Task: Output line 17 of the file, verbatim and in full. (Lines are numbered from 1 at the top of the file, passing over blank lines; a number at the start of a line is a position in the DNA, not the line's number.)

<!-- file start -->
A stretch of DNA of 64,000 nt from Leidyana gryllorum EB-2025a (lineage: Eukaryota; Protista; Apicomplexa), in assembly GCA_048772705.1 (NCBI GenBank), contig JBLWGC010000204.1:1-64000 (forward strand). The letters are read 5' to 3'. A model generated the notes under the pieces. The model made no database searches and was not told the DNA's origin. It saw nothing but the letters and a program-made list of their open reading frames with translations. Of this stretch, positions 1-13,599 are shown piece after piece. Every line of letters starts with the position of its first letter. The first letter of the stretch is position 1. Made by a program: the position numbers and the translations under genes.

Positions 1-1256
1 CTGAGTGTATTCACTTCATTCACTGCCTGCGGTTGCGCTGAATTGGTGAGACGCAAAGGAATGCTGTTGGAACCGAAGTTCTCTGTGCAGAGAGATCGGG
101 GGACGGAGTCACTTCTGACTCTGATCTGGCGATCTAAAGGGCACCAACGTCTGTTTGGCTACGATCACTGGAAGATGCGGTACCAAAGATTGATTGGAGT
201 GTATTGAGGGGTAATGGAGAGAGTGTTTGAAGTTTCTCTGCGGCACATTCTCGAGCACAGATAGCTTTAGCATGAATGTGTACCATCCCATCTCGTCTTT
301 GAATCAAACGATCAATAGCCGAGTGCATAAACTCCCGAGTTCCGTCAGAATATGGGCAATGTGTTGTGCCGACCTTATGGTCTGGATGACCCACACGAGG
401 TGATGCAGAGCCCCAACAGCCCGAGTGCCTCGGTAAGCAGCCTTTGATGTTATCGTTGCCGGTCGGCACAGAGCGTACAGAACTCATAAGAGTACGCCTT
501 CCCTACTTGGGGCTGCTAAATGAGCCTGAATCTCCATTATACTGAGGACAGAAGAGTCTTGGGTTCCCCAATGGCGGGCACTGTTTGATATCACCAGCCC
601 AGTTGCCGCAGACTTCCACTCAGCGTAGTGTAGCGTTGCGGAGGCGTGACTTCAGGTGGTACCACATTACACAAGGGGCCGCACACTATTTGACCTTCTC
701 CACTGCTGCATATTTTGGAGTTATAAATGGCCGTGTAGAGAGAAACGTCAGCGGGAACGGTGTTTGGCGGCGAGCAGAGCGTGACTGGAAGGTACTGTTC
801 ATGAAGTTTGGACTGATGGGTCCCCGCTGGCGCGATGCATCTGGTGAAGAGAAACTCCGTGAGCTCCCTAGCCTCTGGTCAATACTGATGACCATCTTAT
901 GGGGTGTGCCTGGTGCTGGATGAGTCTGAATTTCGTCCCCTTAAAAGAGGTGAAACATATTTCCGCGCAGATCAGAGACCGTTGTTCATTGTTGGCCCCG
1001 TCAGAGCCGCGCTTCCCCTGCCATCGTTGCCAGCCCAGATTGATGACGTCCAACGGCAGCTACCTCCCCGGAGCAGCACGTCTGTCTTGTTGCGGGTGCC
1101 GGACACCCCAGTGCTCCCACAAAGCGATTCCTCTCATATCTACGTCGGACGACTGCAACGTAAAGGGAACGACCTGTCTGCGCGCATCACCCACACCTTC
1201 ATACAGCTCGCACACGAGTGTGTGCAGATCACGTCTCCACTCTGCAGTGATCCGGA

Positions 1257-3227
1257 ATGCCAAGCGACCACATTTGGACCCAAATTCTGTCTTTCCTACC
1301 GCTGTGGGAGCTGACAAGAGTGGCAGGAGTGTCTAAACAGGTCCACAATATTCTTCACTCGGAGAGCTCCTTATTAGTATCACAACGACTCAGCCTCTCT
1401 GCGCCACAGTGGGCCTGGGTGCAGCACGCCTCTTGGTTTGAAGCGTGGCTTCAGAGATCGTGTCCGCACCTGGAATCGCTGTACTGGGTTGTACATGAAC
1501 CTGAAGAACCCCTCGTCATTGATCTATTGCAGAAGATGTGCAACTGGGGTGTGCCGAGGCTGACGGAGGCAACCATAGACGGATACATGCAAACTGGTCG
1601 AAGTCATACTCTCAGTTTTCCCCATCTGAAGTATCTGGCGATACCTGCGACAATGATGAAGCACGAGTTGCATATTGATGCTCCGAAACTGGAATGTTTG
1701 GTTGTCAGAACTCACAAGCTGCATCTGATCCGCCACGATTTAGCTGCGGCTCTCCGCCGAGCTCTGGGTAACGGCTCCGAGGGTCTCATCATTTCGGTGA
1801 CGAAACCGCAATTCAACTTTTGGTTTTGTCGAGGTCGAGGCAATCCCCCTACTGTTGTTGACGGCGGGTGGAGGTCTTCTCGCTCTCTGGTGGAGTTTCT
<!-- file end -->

1257 ATGCCAAGCGACCACATTTGGACCCAAATTCTGTCTTTCCTACC